Karnataka High Court dismisses challenge to privatisation of Mangaluru International Airport

The petition challenged the Centre's decision to privatise six airports, including the one at Mangaluru to Adani Enterprises.

mangaluru airport

The Karnataka High Court on Tuesday dismissed a public interest litigation (PIL) challenging the privatisation of Mangaluru International Airport. The petition was moved by Airports Authority Employees Union.

While dismissing the plea, a Division Bench of Acting Chief Justice Satish Chandra Sharma and Justice Sachin Shankar Magadum relied on a Kerala High Court decision which held that since leasing the airports is a policy decision taken by the Government of India, no interference of the Court is required.

The plea had sought to quash a 2019 cabinet decision approving the bid to lease out three airports including the one at Mangaluru to Adani Enterprises.

The petition challenged the Centre’s decision to privatize six airports, terming the same as “illegal, arbitrary and beyond the scope of the Airport Authority Act, 1994.”

Senior Advocate Ashok Haranahalli, appearing for the petitioners, referred to Section 12 of the Airports Authority of India Act and submitted,

The premises of the airport can be leased but my submission is that the entire airport is given away to a private person for operations.”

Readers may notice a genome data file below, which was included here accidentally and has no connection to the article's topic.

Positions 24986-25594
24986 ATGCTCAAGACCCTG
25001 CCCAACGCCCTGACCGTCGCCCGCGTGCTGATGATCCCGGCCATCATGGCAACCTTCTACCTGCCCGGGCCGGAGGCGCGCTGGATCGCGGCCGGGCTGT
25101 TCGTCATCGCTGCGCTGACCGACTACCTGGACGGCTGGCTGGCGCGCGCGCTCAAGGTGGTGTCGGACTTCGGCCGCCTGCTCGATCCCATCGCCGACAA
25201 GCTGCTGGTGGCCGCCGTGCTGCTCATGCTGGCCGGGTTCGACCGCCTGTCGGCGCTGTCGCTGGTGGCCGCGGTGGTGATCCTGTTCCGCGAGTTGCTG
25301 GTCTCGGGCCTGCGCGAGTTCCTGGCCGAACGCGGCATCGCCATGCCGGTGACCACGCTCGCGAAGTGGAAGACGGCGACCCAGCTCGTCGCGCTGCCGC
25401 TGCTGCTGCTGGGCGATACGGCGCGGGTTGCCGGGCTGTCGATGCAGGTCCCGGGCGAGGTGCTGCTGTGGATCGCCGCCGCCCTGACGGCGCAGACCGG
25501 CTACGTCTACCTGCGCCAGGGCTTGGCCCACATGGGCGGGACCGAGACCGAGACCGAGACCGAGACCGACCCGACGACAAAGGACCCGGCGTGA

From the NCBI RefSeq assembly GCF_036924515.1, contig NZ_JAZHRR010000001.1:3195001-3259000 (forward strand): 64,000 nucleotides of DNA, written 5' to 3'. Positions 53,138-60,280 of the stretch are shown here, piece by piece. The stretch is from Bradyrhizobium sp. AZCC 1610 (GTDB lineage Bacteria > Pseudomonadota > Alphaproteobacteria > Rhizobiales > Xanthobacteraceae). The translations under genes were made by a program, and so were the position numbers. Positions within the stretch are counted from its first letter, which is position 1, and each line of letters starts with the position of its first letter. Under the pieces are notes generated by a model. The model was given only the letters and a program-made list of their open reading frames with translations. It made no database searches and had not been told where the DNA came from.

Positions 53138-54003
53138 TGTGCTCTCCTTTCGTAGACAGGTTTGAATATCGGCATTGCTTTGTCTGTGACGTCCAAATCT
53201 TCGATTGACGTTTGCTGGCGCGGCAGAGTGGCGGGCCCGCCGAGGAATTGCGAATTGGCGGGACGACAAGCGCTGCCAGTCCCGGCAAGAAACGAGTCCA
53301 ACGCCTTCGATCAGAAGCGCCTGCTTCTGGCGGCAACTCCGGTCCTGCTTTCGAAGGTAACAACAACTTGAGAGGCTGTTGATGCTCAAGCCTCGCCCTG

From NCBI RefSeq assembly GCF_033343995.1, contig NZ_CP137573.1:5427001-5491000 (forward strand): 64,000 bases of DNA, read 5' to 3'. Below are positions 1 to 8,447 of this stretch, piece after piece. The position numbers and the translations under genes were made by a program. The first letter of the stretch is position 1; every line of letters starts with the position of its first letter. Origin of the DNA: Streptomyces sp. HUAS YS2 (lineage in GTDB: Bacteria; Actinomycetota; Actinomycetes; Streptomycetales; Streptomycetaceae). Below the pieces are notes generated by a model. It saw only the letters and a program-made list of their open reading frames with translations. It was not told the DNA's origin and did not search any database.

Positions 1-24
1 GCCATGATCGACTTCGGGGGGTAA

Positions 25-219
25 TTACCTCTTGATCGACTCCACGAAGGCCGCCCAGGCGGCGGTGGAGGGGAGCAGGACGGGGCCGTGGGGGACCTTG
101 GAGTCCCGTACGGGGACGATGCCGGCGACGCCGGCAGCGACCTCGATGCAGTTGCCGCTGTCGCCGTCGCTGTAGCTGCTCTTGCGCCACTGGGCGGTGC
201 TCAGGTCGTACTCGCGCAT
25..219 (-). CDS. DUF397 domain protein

Referring to the lease agreement, he pointed out that there was no revenue sharing with the government and that the entire fixation of the lease is on per passenger fee. Haranahalli had further submitted that,

“Runways and taxiways and aircraft rescue fire buildings are also leased out. These are part of air traffic service, they could not have been leased at all…Virtually, the control over aviation services is given to them, it is contrary to AAI Act.”

Even though it is called a Public-Private Partnership (PPP) project, there is no revenue generated for formulation of PPP partnership, he pointed out.

“The airport is given to a third party, which is not in consonance with the policy of Public-Private Partnership model. This is not a partnership but just giving away.”

Opposing these submissions, Additional Solicitor General MB Nargund, appearing for the Union government, firstly questioned the petition’s maintainability.

The Court was further informed that a branch of the same petitioner union had filed a plea before the Kerala High Court, which was rejected. The present petition is thus not maintainable, it was contended.

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